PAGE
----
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WebClawer: Elephants rescued in Malawi, rare stripeless white tiger born, two-legged Sheltie inspires in Denver

July 9, 2009 |  8:41 pm

Malawi

From elephants and tigers to inspirational dogs and bad, bad cats, animals are making headlines all over the world today.  These are a few of the stories that made us take notice:

-- Wildlife advocates have successfully moved 83 African elephants from the Mangochi district of Malawi to a game reserve 100 miles away. Farmers in the area had resorted to shooting or trapping the elephants, which in recent years have raided crops and gored or trampled 20 people to death. Cheering villagers lined the roads as the sedated elephants were trucked away. A helicopter, a crane and two large flatbed trucks -- as well as an estimated $170,000 -- were needed to complete the project.  (Greenspace)

-- A 6-month-old Bengal tiger cub is so unusual that it's believed that there are fewer than 20 like her in existence. The cub, named Fareeda, is a resident of the Cango Wildlife Ranch, a breeding facility for endangered species in South Africa -- and she's stripeless."Some cubs develop stripes in their first few months, but after six months it's clear that Fareeda is truly one of the rarest of her kind," said Odette Claassen of the Cango ranch.  (Most white tigers have stripes, although sometimes the stripes are so light in color as to virtually disappear.)  (Telegraph)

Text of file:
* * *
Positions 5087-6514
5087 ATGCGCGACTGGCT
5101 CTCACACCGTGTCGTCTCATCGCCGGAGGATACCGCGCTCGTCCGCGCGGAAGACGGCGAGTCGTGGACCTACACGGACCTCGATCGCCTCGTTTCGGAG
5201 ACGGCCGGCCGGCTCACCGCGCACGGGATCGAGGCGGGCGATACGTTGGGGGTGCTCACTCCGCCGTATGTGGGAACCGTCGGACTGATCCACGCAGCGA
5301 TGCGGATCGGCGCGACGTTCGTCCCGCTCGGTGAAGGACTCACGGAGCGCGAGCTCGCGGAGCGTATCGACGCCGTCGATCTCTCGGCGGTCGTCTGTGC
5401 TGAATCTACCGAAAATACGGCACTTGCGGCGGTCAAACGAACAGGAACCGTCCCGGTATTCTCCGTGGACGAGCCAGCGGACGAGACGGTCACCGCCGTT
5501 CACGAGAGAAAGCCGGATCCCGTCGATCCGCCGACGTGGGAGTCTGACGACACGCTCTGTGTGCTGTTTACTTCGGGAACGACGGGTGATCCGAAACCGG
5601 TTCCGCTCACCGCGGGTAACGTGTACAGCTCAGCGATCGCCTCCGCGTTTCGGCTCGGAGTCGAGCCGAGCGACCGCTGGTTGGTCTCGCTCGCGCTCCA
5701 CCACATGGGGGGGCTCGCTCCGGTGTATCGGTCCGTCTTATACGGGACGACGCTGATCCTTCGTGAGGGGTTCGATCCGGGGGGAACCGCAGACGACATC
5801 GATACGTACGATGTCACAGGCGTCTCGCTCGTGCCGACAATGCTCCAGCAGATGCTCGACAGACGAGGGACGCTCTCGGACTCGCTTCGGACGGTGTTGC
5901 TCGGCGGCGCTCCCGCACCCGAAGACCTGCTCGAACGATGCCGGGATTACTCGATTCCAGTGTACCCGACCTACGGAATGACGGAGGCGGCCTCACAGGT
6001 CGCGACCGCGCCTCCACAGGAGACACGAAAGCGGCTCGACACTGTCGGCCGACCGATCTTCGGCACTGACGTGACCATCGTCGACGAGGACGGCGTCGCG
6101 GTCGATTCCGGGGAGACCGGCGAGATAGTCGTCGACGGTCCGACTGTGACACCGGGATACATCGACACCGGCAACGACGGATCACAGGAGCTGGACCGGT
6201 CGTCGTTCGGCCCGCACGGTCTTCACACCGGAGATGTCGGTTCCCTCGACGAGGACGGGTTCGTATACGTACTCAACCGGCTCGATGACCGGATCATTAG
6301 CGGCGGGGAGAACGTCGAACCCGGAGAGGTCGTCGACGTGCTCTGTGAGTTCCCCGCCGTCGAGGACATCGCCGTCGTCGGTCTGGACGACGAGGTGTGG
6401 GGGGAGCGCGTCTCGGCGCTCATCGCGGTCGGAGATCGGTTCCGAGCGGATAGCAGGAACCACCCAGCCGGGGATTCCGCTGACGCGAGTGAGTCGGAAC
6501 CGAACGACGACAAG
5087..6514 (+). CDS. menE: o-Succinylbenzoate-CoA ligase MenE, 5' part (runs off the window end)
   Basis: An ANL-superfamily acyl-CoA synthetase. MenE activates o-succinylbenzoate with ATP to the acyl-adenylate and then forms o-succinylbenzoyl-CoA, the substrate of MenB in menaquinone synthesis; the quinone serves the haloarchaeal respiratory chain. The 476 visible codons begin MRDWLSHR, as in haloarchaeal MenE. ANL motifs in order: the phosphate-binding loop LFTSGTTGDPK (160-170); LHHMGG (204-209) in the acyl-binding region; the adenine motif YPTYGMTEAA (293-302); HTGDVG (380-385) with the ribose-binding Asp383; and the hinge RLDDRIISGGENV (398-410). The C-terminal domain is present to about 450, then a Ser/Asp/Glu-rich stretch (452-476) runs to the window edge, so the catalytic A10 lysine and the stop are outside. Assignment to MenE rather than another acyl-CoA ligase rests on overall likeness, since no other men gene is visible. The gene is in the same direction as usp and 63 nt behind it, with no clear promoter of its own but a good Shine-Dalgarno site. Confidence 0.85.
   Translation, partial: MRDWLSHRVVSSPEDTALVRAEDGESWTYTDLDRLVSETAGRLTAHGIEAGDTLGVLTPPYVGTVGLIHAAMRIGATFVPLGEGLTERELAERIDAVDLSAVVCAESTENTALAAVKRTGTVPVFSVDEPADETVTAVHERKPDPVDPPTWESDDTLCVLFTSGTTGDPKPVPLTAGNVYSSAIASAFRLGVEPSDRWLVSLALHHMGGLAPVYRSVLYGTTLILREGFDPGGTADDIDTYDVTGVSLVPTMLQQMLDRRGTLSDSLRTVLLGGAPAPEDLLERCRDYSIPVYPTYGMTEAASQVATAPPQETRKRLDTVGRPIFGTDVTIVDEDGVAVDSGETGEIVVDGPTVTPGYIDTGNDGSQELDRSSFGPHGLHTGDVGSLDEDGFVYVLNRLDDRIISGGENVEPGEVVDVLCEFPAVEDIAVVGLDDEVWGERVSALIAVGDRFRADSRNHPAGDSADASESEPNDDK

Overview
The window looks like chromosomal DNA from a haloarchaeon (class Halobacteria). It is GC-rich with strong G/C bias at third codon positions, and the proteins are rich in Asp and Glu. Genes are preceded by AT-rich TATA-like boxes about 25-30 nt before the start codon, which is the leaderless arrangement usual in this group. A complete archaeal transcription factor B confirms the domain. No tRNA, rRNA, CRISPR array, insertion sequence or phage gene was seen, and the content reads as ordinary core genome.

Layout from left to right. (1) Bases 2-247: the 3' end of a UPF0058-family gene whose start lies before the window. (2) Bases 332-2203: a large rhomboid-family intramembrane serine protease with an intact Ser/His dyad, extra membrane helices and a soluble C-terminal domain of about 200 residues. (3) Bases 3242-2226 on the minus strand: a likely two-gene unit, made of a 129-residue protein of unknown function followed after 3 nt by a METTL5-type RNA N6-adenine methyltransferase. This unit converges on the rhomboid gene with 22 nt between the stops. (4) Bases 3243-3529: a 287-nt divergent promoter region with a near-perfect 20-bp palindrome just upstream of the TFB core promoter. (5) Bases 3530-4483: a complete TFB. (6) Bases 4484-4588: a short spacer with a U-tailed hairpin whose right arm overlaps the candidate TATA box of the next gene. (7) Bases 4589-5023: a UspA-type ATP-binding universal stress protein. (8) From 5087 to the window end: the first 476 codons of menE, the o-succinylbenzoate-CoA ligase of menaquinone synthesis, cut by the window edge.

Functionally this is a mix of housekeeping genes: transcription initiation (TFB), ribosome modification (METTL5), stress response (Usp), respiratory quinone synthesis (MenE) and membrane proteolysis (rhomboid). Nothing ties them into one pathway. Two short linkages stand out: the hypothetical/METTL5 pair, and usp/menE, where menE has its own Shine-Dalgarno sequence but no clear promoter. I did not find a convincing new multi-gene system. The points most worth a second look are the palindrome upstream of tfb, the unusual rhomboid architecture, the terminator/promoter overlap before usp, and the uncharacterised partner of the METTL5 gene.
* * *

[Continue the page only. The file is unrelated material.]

-- A Denver-area Shetland sheepdog is cheering up hospital patients and special-needs children while drawing attention to the ongoing problem of conditions in American puppy mills. The dog, named Dare, has only two legs (the front and rear right ones) and was rescued from a puppy mill.  At the mill, another dog chewed off his left rear leg before he was a week old. His left front leg was fractured and dislocated when it became stuck in a wire cage and had to be amputated."He gives you an incentive to try and do better no matter your disability," said multiple sclerosis patient Rochelle Rotruck.  (Denver Post)

-- The investigation into a Queensland, Australia, house fire centers on whether a cat urinating on a laptop could have started the blaze. Two teenage boys were home when the fire started (neither was seriously injured) and reported that, although they'd let their pet cat outside hours before the fire started, it had somehow gotten back inside and urinated on the computer to which initial investigations traced the fire's origin. (Courier Mail)

-- Lindsay Barnett

Photo: A tranquilized elephant is winched aboard a recovery vehicle as rescuers evacuate elephants persecuted in human-elephant conflict in Malawi. Credit: Associated Press

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